White House press secretary Sean Spicer said on March 13 that President Donald Trump can always be trusted to tell the truth, unless he is cracking a joke.
"If he's not joking, of course," Trump can be counted on to speak truthfully and accurately, Spicer said during his daily press briefing, according to Talking Points Memo. "Every time that he speaks authoritatively, that he speaks, that he's speaking as President of the United States."
The comment came in response to a series of questions from NBC News' Peter Alexander, who asked the press secretary if people can always assume that the president's comments are "real" and not "phony."
Alexander was following up on a statement Spicer made on March 10 regarding a February jobs report that revealed a spike in employment during the 45th president's first full month in office. Trump had called numbers from earlier reports "phony" in the past, so a reporter asked if he believed that the latest report "was accurate and a fair way to measure the economy."
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"I talked to the president prior to this, and he said to quote him very clearly," Spicer answered on March 10. "'They may have been phony in the past, but it's very real now.'"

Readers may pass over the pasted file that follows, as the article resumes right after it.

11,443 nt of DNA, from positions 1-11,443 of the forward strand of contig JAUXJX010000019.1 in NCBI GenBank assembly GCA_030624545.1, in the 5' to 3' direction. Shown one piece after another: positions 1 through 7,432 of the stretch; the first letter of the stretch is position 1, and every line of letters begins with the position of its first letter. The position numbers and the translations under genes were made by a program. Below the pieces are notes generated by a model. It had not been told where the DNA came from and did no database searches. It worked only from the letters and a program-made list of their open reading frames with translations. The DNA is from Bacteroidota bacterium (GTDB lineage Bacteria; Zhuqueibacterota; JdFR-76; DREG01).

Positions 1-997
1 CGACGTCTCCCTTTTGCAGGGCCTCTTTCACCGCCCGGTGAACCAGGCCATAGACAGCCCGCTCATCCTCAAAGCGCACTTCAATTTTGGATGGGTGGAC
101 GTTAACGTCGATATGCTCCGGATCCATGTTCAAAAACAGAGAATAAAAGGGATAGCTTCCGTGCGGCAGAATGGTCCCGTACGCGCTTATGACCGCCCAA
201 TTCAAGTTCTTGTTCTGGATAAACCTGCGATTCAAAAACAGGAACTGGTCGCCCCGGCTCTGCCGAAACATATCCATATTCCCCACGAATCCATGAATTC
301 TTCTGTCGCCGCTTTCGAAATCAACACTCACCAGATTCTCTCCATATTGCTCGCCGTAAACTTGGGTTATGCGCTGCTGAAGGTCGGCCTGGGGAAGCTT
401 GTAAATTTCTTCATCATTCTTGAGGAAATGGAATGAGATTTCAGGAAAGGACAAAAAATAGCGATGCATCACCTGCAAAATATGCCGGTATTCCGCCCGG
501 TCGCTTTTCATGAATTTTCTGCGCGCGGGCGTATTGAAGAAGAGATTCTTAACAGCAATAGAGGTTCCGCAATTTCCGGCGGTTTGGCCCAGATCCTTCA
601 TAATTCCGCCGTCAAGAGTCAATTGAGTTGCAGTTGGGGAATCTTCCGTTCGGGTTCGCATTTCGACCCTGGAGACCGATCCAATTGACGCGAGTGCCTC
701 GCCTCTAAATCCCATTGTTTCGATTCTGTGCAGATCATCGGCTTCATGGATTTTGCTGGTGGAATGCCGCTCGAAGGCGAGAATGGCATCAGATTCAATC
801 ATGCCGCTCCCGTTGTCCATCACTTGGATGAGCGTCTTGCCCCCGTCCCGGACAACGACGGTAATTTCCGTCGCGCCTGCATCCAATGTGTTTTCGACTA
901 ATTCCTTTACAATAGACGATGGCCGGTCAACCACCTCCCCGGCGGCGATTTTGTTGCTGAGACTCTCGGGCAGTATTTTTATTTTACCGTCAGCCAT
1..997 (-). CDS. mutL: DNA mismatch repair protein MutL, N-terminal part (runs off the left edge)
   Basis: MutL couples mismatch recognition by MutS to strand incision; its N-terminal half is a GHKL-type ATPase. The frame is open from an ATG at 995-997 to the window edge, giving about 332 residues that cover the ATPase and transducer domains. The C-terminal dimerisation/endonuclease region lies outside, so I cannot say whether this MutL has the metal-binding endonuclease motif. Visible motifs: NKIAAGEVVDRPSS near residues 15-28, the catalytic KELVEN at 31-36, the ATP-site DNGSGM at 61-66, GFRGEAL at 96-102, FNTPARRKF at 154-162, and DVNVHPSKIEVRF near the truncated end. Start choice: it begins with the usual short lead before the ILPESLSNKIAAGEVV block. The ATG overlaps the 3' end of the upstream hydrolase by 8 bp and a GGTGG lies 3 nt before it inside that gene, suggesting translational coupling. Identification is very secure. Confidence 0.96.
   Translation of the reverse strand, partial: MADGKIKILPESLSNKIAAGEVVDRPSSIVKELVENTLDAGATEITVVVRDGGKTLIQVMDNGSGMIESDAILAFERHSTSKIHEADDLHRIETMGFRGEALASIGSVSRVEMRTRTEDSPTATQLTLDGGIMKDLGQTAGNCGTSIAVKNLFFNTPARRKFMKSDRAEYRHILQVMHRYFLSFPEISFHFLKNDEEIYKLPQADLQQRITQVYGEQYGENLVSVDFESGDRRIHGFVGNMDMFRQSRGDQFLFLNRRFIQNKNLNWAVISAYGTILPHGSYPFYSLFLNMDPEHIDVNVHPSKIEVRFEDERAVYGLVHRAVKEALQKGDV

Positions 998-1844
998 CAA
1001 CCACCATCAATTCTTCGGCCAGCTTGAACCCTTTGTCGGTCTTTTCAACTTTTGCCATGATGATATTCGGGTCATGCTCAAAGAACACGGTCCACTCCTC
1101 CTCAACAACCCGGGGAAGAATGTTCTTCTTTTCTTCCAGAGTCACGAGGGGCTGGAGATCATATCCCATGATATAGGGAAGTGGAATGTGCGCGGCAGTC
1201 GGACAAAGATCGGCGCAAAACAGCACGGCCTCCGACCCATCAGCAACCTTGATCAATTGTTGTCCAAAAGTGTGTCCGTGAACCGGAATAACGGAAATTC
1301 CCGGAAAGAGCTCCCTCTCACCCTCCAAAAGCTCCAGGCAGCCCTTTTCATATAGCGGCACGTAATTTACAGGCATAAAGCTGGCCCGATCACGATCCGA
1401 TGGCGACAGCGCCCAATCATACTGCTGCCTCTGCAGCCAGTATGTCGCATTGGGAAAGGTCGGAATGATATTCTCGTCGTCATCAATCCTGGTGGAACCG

At the March 13 press conference, Alexander referenced the jobs report comment, asking Spicer how people "can believe that it's real when you just told us that it was phony but now it's real."
"I did not tell you that," Spicer said.
Press members have hounded Spicer about the administration's truthfulness since Trump took office in January. On March 8, one reporter asked Spicer if Trump had "a credibility problem" because of the president's comments about the Obama administration and his allegations that the Obama administration wiretapped him during his presidential campaign, according to Business Insider.
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Spicer said he did not.
"Playing with our nation's national security is not something that should be taken lightly under this administration," he added.
The press secretary also commented on the repeated questioning of whether or not Trump's campaign worked with Russia to secure him an election victory.
"I think all these stories that keep coming out about the president and his links to Russia, it continues to be the same old, same old, played over and over again," said the former Republican National Committee communications director. "The president has made clear that he has no interest in Russia, and yet a lot of these stories that come out with respect to that are fake."